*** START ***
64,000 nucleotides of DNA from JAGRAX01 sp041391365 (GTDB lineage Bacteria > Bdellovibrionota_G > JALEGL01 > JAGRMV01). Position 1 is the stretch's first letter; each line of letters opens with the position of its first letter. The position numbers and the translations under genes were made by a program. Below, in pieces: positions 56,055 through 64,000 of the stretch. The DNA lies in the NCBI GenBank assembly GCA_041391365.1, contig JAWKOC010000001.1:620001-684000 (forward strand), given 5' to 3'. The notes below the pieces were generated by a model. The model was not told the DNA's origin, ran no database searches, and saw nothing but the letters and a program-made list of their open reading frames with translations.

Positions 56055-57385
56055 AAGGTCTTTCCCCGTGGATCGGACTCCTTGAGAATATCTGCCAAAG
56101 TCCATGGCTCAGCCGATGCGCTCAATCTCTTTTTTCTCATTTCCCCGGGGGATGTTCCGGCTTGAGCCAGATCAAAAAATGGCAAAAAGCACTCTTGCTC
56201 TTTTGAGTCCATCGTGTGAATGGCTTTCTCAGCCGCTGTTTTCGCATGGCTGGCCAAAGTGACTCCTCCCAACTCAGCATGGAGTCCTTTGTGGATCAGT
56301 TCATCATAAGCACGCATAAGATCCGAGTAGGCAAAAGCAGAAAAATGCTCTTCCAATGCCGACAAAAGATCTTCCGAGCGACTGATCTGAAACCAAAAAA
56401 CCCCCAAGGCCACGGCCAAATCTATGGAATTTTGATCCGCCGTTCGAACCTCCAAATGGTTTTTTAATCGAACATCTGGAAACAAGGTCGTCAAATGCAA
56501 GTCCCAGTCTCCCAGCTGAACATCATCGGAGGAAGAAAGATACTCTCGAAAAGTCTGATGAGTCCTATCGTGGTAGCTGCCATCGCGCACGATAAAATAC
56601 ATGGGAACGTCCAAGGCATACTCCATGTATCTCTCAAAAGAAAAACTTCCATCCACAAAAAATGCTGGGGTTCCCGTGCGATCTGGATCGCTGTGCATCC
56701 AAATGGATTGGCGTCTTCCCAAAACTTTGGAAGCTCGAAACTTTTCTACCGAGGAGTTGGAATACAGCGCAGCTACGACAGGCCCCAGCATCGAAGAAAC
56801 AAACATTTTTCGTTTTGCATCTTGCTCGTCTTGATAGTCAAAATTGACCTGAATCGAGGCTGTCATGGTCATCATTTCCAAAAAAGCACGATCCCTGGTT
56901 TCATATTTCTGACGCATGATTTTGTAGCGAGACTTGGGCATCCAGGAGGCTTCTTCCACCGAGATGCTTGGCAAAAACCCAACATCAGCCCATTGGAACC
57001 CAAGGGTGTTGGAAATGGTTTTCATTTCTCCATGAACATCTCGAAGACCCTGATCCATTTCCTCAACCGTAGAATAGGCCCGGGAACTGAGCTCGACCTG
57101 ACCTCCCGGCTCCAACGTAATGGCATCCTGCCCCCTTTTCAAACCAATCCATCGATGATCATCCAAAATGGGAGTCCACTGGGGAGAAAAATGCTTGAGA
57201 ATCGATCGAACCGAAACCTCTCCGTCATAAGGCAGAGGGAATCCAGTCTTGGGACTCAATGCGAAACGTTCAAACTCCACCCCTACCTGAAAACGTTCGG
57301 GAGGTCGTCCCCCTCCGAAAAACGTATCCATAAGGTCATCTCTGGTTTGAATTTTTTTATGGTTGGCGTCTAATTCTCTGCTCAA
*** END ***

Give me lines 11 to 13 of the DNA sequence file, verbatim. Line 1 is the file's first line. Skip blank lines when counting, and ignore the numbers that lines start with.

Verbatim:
56801 AAACATTTTTCGTTTTGCATCTTGCTCGTCTTGATAGTCAAAATTGACCTGAATCGAGGCTGTCATGGTCATCATTTCCAAAAAAGCACGATCCCTGGTT
56901 TCATATTTCTGACGCATGATTTTGTAGCGAGACTTGGGCATCCAGGAGGCTTCTTCCACCGAGATGCTTGGCAAAAACCCAACATCAGCCCATTGGAACC
57001 CAAGGGTGTTGGAAATGGTTTTCATTTCTCCATGAACATCTCGAAGACCCTGATCCATTTCCTCAACCGTAGAATAGGCCCGGGAACTGAGCTCGACCTG